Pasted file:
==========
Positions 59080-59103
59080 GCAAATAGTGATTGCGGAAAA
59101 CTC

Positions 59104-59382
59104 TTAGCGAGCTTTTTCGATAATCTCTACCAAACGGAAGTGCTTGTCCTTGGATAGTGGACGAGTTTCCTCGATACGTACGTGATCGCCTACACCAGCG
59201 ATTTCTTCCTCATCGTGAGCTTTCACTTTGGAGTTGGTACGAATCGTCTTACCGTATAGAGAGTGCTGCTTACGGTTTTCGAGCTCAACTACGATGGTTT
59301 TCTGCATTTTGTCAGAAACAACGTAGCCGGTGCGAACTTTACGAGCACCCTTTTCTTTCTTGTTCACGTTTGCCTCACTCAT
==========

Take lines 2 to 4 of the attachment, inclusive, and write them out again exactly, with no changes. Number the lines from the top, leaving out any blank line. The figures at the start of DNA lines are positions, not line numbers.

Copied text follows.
59080 GCAAATAGTGATTGCGGAAAA
59101 CTC

Positions 59104-59382